Post Magazine

JULY 2011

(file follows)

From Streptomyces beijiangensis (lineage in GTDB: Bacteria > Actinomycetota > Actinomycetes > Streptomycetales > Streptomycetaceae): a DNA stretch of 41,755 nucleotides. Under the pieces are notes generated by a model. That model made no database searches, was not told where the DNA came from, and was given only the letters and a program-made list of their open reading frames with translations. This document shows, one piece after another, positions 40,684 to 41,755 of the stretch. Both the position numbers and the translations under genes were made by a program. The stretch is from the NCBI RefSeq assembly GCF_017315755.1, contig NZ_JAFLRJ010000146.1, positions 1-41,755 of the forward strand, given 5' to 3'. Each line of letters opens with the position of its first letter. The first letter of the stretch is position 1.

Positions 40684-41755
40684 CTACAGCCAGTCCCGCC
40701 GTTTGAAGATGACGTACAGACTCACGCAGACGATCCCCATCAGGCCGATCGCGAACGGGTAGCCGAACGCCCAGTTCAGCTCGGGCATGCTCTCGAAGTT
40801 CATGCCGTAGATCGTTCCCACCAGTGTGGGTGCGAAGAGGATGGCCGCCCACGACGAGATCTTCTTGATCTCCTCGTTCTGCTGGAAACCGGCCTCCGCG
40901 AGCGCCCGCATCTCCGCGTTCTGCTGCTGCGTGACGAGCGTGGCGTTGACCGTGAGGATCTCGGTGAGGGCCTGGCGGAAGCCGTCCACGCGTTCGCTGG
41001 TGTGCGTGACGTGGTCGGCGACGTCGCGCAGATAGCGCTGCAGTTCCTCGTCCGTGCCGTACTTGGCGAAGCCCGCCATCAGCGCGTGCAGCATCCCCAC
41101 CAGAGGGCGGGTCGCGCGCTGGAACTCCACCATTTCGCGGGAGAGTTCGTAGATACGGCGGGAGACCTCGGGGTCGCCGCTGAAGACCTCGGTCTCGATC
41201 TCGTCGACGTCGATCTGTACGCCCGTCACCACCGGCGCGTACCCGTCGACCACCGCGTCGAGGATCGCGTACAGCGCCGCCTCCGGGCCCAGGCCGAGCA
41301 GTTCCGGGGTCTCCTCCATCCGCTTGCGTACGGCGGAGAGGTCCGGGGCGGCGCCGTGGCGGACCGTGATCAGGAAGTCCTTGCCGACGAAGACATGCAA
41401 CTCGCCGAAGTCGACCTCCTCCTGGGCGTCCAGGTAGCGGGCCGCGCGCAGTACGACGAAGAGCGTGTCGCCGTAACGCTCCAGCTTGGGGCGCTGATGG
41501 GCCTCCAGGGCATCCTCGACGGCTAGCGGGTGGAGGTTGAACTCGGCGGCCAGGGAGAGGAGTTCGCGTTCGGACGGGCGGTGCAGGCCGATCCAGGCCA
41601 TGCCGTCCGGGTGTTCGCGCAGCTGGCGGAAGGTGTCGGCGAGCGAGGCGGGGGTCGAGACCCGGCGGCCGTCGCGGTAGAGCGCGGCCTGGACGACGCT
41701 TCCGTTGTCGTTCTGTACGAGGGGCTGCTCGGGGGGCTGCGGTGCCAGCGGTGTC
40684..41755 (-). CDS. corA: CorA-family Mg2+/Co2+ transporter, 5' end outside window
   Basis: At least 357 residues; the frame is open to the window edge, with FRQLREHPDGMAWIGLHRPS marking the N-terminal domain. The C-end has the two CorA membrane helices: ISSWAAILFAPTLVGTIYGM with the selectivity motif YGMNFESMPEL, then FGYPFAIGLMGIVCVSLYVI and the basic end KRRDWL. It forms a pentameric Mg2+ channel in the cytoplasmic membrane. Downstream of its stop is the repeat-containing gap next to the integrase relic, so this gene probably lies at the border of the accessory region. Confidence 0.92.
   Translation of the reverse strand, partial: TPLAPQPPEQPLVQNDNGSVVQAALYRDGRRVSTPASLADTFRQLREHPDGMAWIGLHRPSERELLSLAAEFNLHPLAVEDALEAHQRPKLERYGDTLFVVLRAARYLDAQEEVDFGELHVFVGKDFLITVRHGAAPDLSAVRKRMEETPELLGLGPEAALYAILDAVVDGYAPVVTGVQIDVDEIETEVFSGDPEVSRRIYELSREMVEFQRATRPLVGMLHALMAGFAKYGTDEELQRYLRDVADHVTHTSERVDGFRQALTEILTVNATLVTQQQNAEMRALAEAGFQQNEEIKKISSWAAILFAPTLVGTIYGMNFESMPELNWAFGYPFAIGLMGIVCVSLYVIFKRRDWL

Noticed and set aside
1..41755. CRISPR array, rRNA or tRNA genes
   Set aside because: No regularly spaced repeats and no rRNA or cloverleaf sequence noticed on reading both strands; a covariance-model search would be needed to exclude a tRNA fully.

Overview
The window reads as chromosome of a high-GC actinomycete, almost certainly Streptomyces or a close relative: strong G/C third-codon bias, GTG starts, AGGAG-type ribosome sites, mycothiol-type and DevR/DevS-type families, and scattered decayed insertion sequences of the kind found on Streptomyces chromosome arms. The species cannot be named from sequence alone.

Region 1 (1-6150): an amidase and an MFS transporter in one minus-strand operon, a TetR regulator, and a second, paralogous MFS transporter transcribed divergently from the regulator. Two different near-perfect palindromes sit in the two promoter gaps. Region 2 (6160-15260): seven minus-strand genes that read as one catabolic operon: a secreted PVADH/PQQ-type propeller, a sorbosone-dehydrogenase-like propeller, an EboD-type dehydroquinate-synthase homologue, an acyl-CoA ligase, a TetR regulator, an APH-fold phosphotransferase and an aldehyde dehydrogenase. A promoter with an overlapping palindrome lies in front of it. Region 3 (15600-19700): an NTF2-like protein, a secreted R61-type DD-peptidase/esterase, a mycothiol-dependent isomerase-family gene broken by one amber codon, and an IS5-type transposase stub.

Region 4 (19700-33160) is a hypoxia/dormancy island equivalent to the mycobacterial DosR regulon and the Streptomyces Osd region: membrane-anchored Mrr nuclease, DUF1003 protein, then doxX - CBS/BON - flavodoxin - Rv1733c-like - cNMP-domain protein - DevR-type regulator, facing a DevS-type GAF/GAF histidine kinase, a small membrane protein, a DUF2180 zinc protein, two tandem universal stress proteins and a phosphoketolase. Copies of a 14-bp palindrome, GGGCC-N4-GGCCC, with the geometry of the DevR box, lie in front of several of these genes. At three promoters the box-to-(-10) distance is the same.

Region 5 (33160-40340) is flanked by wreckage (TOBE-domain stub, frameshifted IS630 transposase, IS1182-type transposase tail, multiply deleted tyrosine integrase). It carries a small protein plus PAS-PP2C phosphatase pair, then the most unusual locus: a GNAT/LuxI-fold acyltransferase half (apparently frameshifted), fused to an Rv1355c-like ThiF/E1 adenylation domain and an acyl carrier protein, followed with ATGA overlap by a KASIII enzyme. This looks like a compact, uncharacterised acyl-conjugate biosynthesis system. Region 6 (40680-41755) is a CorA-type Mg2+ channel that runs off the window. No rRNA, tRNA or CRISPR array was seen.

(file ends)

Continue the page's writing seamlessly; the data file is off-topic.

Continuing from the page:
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By working together, Intel and Apple were able to bring to market Thunderbolt, a new, high-speed I/O technology that offers bi-directional, dual-channel, 10Gb per second performance using a single cable. It is a dual-protocol technology, working with PCI Express and DisplayPort devices. Thunderbolt products require a controller chip, supplied by Intel (, and a small connector. Apple has already included Thunderbolt in its MacBook Pro and iMac products, and Intel is working with component manufacturers to deliver connectors and cables that will be compatible with PC products. This month, Post spoke with a number of manufacturers working in the storage realm that have already committed to delivering Thunder- bolt-enabled products.And while they were still in development at press time, you can expect to see some of them later this summer. G-TECHNOLOGY “We absolutely have plans for Thunderbolt,” says Pete Schlatter director of business development, professional products for G-Tech- nology, based in Culver City, CA.“G-Tech — being a Mac-focused, content creation-focused company — we certainly see the advan- more limited.” He points to Thunderbolt’s two channels of band- width. “There’s actually four channels, because it’s bi-directional 10 Gigabit, so it’s two channels of 10 Gigabit up and down. Basically, [there are] 40 Gigabits of bandwidth available in a Thunderbolt port. It’s just incredible!” G-Tech’s products, says Schlatter, will evolve to support Thunder- bolt, initially with their RAID products taking advantage of it, and then its single disk products.“The G-RAID will have a Thunderbolt port on it,” he predicts, pointing to Q4 and later to 2012.“I would see a product that also has FireWire, so it’s an evolution of that product. Moving forward to next year, you might see more RAID products from G-Tech. Something with a little more power.” And the inclusion of a Thunderbolt port will increase the pricing on products as they come to market.“My understanding is that it is not an inexpensive interface,” he says of Thunderbolt.“It is significantly more than a FireWire port, and especially USB, which is a very, very inexpensive interface. It’s going to add some cost.Again, on the RAID products, it really makes sense because of what you can do out in the field with Thunderbolt on a laptop.You would need a desktop com- puter with cards in it to get the performance they are talking about.” Thunderbo tages of having that nice fat pipe from storage to the system, espe- cially on a laptop and for the portable market.” G-Tech previewed its Thunderbolt product concept back at NAB, with what Schlatter described as “a science experiment.”The company had an ATTO RAID controller and a PCI bridge board connected to its G-Speed eS Pro — a four-bay, desktop unit.“We were getting over 500MBs a second [performance], so that is basi- cally the potential of the interface. It’s just a matter of us productiz- ing that science experiment and getting it out there.The easier task will be putting the port on our existing platforms like the G-RAID.” The majority of G-Tech’s users fall on the Mac side of the busi- ness, so the company sees lots of potential in Thunderbolt.“I would say better than 90 percent of our customers are Mac focused, and our products are designed for Macs and formatted for Macs.They work on a Mac right out of the box,” he explains.“It’s an easy refor- mat to get them to work on the PC, and we have plenty of PC users, especially in the content creation market, because they like the reliability and style that we bring to the table.” Adoption for Thunderbolt by the PC community could take some time, Schlatter notes.“My personal opinion is that you will see some things on the PC. Some of the PC manufacturers are pushing USB 3, as if it’s the best thing since sliced bread, and that seems to be the PC play right now. But as this technology evolves and be- comes a bit more ubiquitous and available, I think the advantage will become apparent over USB 3, and we’ll start seeing adapters and things for the PC side.” Schlatter doesn’t really consider USB 3.0 a serious competitor to Thunderbolt because “it’s built around a completely different technology. Basically, [Thunderbolt is a] PCIe connection, so you get extreme speed, very, very low latency, and the ability to do video and storage in the same pipe, whereas USB 3.0, I think, is a little bit 24 Post • July 2011 SONNET TECHNOLOGIES At NAB back in April, Sonnet Technologies (www. sonnet- previewed a number of Thunderbolt-enabled products, with the intention of shipping them this summer. According to VP of sales and marketing, Greg Laporte, the company is on track to deliver as anticipated. “There is perfor- mance,” says Laporte of Thunderbolt’s benefits. “From a single port per- spective, it’s 10 Gigabits per second transfer rate. You get two channels of that. FireWire is 800 Megabits per second, so it’s substantially faster.” Sonnet is expanding its Fusion line of storage products with Thunder- bolt products that include a portable two-drive SSD system, an economical four-drive RAID-5 unit, and a professional eight- drive video edition RAID storage system. The company’s Echo Express PCIe 2.0 expan- sion chassis with Thunderbolt ports allows users to plug in high-performance PCIe 2.0 adapters, such as video capture cards, Fibre Channel cards, Sonnet

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